406 Dirksen EPW Hearing Room

Barbara Boxer


(Remarks as prepared for delivery)

The tragic collapse of a Minnesota bridge in August of last year reminded us that we need to invest more in the maintenance and preservation of our current transportation system.

However, increased resources to better maintain the nation’s highways and bridges are not our only need. We also face major challenges due to increased congestion and goods movement.

The interstate system was designed in the 1950s when the number of vehicle miles traveled (VMT) was much less than it is today. Miles traveled have increased from 600 billion in 1955 to three trillion in 2006, and it has been estimated that we could reach 7 trillion VMT per year by 2055.

Freight handled by trucks is projected to double by 2035 and the percentage of freight traffic handled by trucks will also increase. Traffic through West Coast ports alone could nearly triple over the same period.

This increased truck traffic will cause huge traffic problems in already congested urban areas across this country.
In 2005, the Texas Transportation Institute found that congestion resulted in 2.9 billion gallons of wasted fuel, 4.2 billion hours of extra time, and $78 billion in delay and fuel costs. The value of delay and fuel costs per traveler was $710 in 2005, up from $260 (in inflation adjusted numbers) from 1982.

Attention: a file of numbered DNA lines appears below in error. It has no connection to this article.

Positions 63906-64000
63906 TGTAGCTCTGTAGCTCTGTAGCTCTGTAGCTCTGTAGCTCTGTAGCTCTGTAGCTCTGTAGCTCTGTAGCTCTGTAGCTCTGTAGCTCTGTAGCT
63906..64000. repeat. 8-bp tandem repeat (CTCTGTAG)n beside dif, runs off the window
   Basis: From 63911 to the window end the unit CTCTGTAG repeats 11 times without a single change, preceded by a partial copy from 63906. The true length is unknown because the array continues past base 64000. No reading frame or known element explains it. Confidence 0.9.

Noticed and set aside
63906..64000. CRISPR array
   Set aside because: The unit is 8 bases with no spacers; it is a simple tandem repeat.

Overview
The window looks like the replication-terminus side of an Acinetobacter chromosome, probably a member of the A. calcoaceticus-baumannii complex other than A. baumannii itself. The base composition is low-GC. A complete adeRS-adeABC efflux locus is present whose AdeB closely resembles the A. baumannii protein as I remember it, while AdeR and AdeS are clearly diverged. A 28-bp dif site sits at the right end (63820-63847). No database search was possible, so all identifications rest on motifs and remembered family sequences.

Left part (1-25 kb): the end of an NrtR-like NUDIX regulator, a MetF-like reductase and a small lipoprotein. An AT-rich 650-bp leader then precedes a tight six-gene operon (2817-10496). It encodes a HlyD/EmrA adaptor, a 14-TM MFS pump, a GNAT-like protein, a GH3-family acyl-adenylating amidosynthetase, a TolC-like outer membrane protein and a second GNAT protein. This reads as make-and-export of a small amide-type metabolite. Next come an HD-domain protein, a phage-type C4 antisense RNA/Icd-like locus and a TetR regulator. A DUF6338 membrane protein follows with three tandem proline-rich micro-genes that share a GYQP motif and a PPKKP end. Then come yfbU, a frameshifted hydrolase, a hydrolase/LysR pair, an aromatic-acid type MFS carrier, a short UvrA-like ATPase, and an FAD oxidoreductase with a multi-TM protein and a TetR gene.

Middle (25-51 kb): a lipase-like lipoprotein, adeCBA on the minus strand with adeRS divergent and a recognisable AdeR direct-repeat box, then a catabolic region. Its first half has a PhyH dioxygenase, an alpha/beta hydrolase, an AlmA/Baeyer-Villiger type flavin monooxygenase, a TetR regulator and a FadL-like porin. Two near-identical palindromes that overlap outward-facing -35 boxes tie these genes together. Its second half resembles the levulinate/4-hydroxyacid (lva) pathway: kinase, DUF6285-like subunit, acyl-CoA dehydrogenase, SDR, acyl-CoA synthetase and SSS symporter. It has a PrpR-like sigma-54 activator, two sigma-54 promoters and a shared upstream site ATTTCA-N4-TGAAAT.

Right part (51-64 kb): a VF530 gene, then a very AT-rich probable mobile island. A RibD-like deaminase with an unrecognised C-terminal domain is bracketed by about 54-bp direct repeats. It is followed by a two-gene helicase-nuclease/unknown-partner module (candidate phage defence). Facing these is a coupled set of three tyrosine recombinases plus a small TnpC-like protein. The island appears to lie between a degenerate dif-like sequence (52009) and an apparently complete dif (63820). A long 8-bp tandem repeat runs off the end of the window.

Similarly, the Department of Transportation has estimated that the cost to our economy from traffic congestion is as high as $200 billion per year.

As our economy continues to grow, congestion will continue to worsen unless we make major changes to improve goods movement.
Nowhere is the need to improve goods movement more important than in California, particularly Southern California.

45% of all containerized cargo destined for the continental U.S. passes through California’s ports. While this trade is vital to the economy, it clogs our roads, fouls our air, pollutes our water, and creates safety issues.

The movement of goods has a real impact on air quality and global warming. Freight transpor¬tation is still largely driven by fos¬sil fuel combustion, and with that combustion comes emission of greenhouse gases.

As a percentage of all mobile source emissions, heavy-duty truck, rail, and water transport together account for more than 25% of CO2 emissions, approximately 50% of NOx emissions, and nearly 40% of PM emissions in the United States.

According to the California Air Resources Board (CARB), approximately 75 percent of diesel particulate emissions in California are related to goods movement.

In addition, CARB has attributed 2,400 premature deaths to diesel emissions and estimates that the health costs of diesel emissions could be as high as $200 billion in 2020.
By reducing congestion we can improve air quality and public health.

The current highway, transit and highway safety authorization legislation, SAFETEA-LU, will expire on September 30, 2009.

Goods movement and its impact on congestion and air quality will at the top of my list of issues that need to be addressed through the authorization process.

Today’s hearing is the first step.

I appreciate the witnesses for being here. I look forward to your testimony and to working with you to ensure the next bill makes real improvements to goods movements that will reduce congestion, improve air quality and help grow our economy.